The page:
• User
    11 years ago

    When I was a child I thought my father made the car go faster by shaking the steering wheel faster. I know now that he probably needed a wheel alignment.

    A house design is not just a collection of detail and material decisions although it might look that way. A design starts with the site and the program and the big ideas. All other decisions are derived in one way or another from the bigger ideas and decisions. It is a process. How to manage that process is something that cannot be researched and learned in a month or even a year. It helps to be professionally trained but it is essential to have done it repeatedly over many years so a homeowner should think twice before attempting to learn this process by designing their own house; the mistakes are just too costly to correct. Try your uncle's house or participate here for a year or two.

    Relying on a builder to help you manage a design process is to fail to recognize the intrinsic conflict of interest and lack of design focus of a builder.

    Using a plan from the internet corrupts the design process; forcing you to accept too many ideas and decisions all at once and out of the proper sequence. It can only work if you want what the market wants, ie a dogleg kitchen island should separate a kitchen from the living room and roofs should be multiple hipped party hats and overlapping gables.

    Good luck with your project. I will try to help a long as you don't call it a "build".

  • ffingers
    Original Author
    11 years ago

    I appreciate the comments Renovator8....again maybe I came off wrong, but I have no intention of doing this ourselves and will most certainly defer to those who have spent years doing this...I have friends who are architects and even considered the field for awhile...but as you say the process starts with a vision and big ideas that drive the process and subsequent decisions....we are still trying to put together what our dreamhouse is...whats realistic and what is merely dreaming....research to understand that I feel is important so I know going in an idea of what to expect....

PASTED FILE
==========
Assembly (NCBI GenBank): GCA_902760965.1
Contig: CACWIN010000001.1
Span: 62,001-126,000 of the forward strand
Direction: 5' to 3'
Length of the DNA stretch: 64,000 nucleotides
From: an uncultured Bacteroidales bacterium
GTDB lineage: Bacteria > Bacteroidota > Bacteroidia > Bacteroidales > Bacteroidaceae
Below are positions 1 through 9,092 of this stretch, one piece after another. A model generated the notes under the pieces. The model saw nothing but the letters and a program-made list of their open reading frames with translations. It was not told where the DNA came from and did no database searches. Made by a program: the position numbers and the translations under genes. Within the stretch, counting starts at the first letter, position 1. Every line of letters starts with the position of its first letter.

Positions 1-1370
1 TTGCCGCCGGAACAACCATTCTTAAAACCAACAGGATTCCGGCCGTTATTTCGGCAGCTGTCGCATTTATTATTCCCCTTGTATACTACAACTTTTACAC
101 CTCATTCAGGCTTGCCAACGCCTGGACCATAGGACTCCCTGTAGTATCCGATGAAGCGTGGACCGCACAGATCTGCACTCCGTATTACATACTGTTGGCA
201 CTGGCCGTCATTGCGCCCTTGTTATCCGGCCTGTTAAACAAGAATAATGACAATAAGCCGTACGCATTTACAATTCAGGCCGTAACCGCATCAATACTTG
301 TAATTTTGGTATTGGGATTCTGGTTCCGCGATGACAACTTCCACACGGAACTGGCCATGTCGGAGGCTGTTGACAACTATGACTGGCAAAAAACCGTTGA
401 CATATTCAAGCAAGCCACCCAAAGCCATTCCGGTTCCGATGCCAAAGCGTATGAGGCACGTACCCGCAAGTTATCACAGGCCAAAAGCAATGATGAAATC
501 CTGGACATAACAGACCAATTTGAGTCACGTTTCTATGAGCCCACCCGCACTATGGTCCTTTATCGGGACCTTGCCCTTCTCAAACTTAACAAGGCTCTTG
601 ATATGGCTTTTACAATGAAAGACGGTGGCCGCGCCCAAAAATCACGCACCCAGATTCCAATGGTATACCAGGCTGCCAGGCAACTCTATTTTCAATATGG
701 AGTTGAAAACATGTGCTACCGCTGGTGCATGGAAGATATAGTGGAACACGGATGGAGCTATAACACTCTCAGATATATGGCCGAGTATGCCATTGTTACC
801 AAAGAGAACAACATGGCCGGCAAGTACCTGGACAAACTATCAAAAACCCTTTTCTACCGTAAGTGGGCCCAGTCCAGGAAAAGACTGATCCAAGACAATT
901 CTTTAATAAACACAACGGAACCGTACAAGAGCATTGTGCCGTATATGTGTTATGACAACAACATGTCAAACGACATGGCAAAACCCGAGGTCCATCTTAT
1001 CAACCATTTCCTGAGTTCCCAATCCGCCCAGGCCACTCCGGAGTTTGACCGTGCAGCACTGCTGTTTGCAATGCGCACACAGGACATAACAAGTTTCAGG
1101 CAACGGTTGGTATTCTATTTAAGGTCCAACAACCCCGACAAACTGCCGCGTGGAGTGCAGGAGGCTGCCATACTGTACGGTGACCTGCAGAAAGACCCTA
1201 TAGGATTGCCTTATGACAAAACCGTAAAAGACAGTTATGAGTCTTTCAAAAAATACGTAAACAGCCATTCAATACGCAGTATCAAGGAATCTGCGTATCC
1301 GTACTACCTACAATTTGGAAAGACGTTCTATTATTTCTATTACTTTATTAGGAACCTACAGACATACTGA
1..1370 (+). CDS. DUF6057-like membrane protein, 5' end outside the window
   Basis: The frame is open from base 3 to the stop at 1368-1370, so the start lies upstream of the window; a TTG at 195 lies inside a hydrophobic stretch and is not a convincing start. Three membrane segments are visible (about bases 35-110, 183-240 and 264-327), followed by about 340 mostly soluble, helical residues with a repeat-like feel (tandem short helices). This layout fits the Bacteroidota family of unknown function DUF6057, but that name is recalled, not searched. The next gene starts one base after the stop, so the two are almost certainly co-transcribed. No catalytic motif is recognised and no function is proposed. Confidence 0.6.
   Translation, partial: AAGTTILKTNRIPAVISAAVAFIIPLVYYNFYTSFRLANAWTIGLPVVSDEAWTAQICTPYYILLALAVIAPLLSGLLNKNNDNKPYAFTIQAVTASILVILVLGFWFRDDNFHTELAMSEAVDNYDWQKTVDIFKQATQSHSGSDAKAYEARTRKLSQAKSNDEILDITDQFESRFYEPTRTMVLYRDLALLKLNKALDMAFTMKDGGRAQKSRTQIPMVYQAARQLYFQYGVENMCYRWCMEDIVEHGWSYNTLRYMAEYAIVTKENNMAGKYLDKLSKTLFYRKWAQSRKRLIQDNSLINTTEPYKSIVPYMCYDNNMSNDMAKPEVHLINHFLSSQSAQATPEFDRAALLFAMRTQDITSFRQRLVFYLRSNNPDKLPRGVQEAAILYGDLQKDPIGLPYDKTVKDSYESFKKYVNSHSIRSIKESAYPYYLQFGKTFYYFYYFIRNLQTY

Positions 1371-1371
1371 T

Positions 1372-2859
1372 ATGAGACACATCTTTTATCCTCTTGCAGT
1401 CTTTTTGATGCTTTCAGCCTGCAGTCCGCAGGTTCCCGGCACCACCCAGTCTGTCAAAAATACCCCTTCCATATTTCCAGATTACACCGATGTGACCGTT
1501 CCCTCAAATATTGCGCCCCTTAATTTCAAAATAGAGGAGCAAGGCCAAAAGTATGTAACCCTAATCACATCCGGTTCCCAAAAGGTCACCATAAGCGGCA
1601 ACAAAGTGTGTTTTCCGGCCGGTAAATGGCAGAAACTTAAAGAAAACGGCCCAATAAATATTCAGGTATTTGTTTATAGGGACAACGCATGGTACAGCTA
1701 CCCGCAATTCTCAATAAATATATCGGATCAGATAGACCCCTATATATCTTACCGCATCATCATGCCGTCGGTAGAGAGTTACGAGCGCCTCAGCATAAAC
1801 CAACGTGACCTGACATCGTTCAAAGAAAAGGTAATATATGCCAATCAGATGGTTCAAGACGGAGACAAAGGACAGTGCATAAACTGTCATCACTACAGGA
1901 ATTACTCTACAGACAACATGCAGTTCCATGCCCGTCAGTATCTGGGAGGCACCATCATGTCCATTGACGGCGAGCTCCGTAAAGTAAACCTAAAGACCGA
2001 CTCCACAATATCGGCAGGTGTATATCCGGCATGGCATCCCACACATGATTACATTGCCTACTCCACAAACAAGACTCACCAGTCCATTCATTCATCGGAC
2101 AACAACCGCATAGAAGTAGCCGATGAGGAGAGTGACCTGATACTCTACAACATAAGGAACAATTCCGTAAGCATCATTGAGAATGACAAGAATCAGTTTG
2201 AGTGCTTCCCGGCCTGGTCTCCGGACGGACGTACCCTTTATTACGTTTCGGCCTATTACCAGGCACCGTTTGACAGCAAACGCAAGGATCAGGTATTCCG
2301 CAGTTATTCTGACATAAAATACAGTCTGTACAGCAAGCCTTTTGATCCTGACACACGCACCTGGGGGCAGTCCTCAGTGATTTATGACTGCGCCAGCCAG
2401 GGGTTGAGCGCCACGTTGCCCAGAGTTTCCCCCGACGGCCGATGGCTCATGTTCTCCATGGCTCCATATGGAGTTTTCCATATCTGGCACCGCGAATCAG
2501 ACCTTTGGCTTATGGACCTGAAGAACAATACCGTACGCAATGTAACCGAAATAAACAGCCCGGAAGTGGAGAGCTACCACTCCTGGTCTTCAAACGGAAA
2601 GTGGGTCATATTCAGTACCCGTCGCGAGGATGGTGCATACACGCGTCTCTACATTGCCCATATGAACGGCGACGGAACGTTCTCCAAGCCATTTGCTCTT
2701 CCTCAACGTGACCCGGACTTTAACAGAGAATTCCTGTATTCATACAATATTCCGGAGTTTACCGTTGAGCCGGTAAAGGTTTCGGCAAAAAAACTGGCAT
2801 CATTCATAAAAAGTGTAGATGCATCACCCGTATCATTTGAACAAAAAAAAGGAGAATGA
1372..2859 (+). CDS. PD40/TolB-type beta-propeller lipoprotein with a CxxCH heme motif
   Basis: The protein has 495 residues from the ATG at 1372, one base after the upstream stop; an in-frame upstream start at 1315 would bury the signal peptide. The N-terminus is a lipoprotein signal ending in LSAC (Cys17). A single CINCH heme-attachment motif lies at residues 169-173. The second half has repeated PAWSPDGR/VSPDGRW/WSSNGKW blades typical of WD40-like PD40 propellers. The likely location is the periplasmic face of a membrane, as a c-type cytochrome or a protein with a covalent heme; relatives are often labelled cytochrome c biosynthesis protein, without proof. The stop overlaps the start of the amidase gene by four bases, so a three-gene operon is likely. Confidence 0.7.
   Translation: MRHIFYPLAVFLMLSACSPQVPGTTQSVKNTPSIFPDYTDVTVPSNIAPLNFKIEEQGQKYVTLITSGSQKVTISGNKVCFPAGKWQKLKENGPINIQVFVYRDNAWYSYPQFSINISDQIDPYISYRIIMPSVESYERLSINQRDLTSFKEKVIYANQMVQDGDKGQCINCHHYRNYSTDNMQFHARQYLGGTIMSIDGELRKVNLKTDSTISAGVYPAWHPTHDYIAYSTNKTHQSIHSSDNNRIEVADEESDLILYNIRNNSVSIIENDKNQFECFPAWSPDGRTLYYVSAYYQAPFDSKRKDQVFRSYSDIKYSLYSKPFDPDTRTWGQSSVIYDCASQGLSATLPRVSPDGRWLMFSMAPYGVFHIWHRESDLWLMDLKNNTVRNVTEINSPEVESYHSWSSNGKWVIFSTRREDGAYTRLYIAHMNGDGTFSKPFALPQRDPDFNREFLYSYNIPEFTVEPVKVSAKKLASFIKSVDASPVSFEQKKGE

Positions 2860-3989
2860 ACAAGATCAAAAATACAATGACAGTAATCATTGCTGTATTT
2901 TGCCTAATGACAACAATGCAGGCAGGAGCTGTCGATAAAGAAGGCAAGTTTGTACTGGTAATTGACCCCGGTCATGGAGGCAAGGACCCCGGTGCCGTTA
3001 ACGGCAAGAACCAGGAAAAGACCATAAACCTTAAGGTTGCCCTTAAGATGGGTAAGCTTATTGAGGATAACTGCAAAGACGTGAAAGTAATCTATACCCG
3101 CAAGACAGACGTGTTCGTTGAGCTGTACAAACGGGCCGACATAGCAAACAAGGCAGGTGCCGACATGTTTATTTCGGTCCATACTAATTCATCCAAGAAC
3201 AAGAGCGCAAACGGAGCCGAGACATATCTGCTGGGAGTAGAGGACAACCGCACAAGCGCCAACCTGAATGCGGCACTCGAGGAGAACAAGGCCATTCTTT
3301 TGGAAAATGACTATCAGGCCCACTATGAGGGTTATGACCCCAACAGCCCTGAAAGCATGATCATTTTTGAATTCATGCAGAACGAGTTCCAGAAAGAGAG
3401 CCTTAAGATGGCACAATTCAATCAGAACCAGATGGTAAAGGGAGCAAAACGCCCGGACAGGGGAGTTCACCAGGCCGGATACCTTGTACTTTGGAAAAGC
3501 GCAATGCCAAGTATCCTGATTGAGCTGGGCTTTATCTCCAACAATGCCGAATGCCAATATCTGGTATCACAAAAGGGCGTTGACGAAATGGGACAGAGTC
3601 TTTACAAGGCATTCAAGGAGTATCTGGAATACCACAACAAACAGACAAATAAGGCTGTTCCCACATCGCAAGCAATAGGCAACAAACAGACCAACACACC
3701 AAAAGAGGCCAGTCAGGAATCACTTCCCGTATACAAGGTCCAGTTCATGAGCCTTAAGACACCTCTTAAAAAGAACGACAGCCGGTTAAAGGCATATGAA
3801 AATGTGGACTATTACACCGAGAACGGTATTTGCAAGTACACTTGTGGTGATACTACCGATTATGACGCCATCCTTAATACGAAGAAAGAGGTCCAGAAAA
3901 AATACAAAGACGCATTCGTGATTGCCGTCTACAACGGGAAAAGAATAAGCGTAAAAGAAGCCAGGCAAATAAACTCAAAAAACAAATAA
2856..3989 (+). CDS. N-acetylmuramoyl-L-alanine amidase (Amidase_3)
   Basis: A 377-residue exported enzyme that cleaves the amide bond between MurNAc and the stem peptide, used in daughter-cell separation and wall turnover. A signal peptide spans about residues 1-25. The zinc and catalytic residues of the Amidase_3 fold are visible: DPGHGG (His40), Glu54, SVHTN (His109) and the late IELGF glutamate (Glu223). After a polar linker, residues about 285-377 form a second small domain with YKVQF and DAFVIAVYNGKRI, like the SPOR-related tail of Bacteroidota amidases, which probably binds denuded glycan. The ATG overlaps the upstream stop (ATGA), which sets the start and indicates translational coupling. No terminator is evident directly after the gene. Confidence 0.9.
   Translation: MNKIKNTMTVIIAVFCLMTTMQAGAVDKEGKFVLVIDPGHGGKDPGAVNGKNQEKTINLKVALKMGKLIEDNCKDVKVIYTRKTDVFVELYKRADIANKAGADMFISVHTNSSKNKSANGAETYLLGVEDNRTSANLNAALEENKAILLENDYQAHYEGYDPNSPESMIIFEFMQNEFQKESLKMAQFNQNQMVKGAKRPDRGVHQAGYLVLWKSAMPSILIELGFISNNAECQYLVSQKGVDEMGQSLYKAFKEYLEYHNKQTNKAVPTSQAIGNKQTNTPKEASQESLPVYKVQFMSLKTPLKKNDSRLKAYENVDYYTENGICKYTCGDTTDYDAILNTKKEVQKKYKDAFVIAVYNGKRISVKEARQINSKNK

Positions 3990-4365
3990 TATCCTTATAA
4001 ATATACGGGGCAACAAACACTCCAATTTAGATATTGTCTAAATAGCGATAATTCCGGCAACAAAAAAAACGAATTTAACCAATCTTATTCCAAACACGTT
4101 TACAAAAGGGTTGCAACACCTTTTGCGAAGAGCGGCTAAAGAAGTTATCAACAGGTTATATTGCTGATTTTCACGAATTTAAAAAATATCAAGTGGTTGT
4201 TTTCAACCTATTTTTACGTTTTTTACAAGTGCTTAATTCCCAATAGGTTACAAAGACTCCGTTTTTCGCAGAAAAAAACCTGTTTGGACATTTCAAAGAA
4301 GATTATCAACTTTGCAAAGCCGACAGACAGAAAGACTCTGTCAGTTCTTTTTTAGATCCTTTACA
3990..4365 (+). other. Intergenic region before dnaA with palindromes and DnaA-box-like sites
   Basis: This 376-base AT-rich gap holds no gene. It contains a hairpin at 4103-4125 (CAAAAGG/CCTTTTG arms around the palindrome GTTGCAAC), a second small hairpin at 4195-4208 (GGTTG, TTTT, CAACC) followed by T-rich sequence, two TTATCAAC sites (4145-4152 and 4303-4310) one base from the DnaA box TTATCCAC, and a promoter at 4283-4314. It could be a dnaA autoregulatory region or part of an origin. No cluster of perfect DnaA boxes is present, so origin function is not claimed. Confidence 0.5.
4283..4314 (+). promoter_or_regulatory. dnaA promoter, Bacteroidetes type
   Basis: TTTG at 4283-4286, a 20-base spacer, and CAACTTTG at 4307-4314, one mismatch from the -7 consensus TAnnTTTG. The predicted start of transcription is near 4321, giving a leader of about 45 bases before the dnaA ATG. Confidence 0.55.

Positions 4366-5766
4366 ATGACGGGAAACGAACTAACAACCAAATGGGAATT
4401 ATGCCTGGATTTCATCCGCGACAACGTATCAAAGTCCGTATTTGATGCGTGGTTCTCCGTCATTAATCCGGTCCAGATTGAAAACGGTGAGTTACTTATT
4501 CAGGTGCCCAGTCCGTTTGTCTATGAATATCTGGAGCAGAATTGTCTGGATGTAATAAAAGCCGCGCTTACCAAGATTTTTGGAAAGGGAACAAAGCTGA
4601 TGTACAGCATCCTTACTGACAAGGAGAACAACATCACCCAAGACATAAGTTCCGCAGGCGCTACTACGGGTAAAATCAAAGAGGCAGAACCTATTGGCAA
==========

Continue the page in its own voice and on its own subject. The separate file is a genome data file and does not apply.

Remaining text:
Again I appreciate all the help this board will no doubt be....

  • wishiwasinoz
    11 years ago

    Renovator8 has great advice, as does everyone else. Read as much as you can & really learn, learn, learn.

    We did not have a signed contract with the GC in the planning stages, but we were 90% sure he was our guy. He sat in on every single planning session with the architect. The architect can plan the most beautiful (& expensive!) home ever, but if it isn't efficient, what does it matter. Having the eyes & ears of a GC who's been building homes for 30 years was extremely beneficial in our minds. Luckily, our GC isn't old school, even though he's been doing this half of his life. He stays up to date on the latest advances in the industry. Also, the knowledge of how & why certain thing work was so helpful for DH & me. We didn't need to waste time in these planning sessions to ask questions. When GC would say, "it has to be done this way because of XYZ", then we were able to roll with it. Also, I think GC has gained a certain amount of respect for us because we are clued in to what is going on. We are spending a hell of a lot of money, so we really want to know the ins & outs of this investment.

    Best of luck to you & welcome! You are going to learn so much!

  • virgilcarter
    11 years ago

    Reno 8's comments, above, should be a reference thread. And wishiwasinoz's comments about their contractor is also a classic. Few builders care to be in the early design explorations, and fewer still can offer useful comments at that stage. I hope you are compensating your contractor for this valuable time.